• NoSQL: A grass roots movement to replace relational databases with more relevant and specialized storage systems to the application in question. These systems are usually designed for performance.
  • Persisted: Any changes made are stored on hard disk, so you never lose data on power outages or crashes.
  • Dictionary: A key/value storage system much like the implementation in .NET.
  • B+Tree: The cornerstone to all database indexing techniques, see the link for an in depth description on this topic (http://en.wikipedia.org/wiki/B%2B_tree) for my implementation, see the how it works sections. It has a BigO order of O(logN).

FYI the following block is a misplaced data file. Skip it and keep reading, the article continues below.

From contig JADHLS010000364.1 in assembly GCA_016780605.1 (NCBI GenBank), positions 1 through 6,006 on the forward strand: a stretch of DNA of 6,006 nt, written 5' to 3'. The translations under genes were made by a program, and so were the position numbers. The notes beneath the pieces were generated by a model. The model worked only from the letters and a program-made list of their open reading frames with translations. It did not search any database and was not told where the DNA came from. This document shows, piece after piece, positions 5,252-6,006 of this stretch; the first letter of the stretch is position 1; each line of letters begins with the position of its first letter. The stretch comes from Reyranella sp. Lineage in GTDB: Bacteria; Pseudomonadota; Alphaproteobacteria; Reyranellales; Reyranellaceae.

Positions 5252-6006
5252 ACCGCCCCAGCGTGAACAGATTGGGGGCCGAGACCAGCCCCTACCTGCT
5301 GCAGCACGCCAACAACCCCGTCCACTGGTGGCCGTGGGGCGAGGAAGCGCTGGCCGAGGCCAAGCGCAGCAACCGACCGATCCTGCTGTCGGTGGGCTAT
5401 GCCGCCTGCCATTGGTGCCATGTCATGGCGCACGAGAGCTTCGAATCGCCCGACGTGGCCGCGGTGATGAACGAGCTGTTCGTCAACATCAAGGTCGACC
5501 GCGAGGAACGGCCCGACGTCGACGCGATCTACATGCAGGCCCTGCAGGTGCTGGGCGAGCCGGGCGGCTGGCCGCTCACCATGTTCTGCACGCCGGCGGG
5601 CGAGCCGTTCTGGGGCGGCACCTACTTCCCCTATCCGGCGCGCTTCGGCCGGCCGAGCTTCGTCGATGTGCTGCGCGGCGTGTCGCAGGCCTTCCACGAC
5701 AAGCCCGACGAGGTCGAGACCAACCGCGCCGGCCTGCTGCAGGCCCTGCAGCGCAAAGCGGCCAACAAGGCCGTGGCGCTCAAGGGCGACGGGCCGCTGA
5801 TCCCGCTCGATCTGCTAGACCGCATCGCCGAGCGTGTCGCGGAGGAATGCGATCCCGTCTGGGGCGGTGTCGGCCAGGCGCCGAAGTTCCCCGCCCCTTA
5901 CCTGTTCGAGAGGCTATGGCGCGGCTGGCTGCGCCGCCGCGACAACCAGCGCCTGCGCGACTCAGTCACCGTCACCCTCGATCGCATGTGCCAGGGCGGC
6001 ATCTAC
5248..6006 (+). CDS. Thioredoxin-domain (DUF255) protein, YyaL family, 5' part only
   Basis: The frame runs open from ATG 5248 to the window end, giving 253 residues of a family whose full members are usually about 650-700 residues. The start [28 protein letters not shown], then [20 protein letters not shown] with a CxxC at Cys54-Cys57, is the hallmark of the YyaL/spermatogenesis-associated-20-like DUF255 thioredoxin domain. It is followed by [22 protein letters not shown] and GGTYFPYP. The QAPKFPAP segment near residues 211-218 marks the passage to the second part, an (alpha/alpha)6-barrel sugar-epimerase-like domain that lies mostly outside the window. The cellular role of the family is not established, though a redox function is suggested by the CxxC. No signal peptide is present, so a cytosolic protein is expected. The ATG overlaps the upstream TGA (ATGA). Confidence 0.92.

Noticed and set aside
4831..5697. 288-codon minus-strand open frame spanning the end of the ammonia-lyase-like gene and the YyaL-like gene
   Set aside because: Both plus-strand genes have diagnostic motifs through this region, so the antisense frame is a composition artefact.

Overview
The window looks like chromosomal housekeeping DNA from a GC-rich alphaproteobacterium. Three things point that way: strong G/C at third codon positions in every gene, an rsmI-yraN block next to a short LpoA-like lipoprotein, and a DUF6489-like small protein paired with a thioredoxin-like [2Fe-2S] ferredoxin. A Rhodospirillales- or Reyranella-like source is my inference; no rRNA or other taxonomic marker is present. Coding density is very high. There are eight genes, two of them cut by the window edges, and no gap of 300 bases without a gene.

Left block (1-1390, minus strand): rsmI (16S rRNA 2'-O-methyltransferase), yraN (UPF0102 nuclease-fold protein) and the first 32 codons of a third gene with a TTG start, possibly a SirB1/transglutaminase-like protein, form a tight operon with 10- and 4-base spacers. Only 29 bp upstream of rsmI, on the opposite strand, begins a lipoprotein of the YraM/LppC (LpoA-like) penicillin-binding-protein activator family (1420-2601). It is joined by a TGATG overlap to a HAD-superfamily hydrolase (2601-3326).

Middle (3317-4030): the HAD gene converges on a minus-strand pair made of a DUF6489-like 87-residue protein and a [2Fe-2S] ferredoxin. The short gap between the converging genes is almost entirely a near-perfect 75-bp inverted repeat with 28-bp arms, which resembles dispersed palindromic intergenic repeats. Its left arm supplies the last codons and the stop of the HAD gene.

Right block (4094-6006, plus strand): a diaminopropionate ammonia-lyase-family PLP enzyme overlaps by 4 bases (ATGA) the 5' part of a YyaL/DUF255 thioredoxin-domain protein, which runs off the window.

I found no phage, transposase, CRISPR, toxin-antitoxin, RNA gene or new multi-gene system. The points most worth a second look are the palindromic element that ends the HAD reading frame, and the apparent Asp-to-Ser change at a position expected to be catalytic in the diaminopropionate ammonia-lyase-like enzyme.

• MurMurHash: A non cryptographic hash function created by Austin Appleby in 2008 (http://en.wikipedia.org/wiki/MurmurHash). It has a BigO order of O(1).

Some Possible Uses...

  • High performance persisted message queue: A message queue with no dependencies and minimal overhead.
  • Document database: Store and retrieve document files.
  • Web site asset storage: Store graphic images and web content in one file.
  • High volume web site data storage: Store user information instantly without storage limitations and added RDMB overhead / installation / running costs.
  • JSON object storage: Basis for a mongodb or couchdb style database.
  • Web site session state storage: Store your web session info in a fast storage systems instead of SQL servers.
  • Single file file system storage: If you have a lot of small files, then RaptorDB could optimize the storage for those files with less file system storage waste and faster access.

Why Another Database?